+86 400-003-5559 CN


Swapping GPIO Pins On The Pi Zero For Audio | Hackaday

tags1206 resistor

The new Raspberry Pi Zero has caused a lot of discussion, especially along the line of "Why don't they include...?" A particular complaint is that audio is only available through the HDMI port. That is

Come out by Mrs. Ada at Adafruit.

Regarding the entire Pi series, one thing to remember is that the pins on Broadcom processors are multi-purpose. Does it increase confusion or power? whatever. But the main benefit is 

. For audio with Pis greater than zero (GTZPi), please use PWM0_OUT and PWM1_OUT on the GPIO pins 40 and 45 of the processor. On GRZPis, they feed into a diode, resistor, and capacitor network that terminates in the audio output jack. They do not appear on the GPIO connector, so they cannot be used on the zero position.

Broadcom processor's multi-pin multi-purpose function

Connect PWM0_OUT to GPIO 18, and connect PWM1_OUT to GPIO 13 or 19. Add a network from Adafruit comments, or check this option

– Look at the bottom right corner of the second page.

When checking Adafruit's audio hack, please read all of the following carefully: 

. Lady Ada describes zero and the necessary conditions to start using it very well.

If you are looking for zero hacking ideas, you can check out our review

Or about

. There are many hacker factories among them.

Love the way Mrs. Ada records the hacker. Set the standard for us:)

I also released an Ethernet hacking technique this week...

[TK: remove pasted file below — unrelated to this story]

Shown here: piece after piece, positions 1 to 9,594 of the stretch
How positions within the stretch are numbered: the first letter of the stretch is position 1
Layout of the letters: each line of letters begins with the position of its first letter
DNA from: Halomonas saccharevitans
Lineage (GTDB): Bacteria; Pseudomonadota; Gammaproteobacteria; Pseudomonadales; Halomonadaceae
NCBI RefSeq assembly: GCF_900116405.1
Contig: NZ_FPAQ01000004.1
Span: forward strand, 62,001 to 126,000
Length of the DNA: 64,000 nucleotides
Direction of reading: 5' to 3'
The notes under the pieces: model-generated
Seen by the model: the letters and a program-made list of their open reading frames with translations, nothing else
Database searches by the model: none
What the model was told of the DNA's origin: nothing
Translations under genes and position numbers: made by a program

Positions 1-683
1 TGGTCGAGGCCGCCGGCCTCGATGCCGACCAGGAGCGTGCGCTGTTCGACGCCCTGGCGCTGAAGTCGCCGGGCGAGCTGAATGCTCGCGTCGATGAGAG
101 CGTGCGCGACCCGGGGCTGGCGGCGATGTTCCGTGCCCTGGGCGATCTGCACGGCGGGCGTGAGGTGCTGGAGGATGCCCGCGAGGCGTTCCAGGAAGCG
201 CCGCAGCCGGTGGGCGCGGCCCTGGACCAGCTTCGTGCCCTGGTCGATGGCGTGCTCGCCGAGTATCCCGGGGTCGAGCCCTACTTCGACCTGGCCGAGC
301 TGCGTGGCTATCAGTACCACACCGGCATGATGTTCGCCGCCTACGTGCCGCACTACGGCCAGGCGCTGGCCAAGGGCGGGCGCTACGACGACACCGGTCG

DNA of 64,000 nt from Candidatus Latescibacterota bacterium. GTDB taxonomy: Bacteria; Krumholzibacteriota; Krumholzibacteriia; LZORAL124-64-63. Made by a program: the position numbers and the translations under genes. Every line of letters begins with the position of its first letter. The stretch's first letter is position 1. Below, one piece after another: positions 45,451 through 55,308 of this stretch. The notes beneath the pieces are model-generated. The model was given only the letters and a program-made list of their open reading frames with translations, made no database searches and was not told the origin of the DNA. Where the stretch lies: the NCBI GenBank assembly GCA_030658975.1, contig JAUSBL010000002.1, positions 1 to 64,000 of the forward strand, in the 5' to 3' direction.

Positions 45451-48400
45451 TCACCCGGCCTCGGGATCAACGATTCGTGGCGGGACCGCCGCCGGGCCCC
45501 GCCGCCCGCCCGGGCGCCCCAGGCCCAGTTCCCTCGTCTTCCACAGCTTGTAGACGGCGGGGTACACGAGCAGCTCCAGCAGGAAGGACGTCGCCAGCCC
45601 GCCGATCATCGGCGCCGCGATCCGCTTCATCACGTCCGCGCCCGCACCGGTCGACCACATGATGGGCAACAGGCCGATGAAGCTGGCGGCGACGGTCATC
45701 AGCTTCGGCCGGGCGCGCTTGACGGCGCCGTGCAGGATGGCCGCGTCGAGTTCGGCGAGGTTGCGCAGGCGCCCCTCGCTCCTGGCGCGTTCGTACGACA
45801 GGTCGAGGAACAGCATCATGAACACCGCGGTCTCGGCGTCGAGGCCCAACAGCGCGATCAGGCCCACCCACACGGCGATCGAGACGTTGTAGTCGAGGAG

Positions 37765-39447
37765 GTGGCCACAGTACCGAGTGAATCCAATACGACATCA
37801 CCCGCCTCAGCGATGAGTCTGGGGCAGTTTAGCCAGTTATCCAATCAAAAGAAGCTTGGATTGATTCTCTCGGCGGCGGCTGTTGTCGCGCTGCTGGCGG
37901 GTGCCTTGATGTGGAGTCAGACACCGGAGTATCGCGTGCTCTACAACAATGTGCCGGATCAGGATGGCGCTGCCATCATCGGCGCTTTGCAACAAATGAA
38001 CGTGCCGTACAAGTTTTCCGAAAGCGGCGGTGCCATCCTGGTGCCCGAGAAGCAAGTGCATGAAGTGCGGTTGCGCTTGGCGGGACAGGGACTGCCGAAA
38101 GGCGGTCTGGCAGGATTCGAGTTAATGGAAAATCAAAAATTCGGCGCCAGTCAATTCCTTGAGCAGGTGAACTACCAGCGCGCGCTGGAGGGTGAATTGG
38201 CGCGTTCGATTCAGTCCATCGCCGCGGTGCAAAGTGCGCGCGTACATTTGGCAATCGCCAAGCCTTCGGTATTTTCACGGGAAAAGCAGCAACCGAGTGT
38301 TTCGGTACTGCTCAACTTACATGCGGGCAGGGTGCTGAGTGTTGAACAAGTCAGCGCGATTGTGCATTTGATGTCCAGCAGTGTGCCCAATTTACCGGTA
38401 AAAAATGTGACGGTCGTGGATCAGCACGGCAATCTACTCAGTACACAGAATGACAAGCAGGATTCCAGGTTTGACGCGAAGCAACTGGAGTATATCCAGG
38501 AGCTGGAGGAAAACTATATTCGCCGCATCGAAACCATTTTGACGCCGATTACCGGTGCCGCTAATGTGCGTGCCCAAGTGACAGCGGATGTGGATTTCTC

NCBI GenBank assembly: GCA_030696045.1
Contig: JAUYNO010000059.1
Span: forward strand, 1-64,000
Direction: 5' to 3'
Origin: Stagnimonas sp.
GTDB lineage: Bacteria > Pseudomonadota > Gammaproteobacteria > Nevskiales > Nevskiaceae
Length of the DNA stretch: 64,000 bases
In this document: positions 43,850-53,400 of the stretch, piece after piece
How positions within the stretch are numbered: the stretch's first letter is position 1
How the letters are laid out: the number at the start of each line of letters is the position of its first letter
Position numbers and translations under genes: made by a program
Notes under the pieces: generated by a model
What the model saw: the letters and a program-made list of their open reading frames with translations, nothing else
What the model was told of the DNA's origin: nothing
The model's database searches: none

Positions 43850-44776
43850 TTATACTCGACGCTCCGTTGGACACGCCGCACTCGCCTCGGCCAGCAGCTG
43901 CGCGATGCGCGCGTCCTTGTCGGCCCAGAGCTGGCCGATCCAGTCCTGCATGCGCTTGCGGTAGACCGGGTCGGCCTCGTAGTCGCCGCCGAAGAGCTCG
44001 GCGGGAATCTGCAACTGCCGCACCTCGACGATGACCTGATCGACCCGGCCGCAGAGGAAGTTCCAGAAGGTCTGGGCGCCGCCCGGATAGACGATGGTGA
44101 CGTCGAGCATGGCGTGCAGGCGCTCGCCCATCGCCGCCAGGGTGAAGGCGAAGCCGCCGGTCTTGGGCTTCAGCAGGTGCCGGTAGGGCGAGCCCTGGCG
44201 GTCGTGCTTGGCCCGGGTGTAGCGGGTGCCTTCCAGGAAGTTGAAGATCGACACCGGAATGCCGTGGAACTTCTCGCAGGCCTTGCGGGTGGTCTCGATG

It is only 4 MBaud, but it is better than nothing.

Does anyone know how to issue RCA?

Place the RCA connector from the Pi base on the circuit shown above. The signal there is line level and is not ready to drive the headphones.

Do you mean composite video output?

These are the two pins labeled TV under the gpio header. There are two other pins between them, which will reset the Raspberry Pi when shorted

But this is not RCA...that is composite video.

RCA requires a lot of mathematics and programming to get good output. More information about it is here.

Pizero got a dedicated rca output-so you can expect audio output-I guess it's best to convert it to 3,5 jack out

what? You confuse the root cause analysis with the standardized electrical connector (quite old) that I invented before I was born.

In this case, RCA is not a video or audio format, but a connector. RCA connectors are used for line level audio (1Vpp), composite video and component video.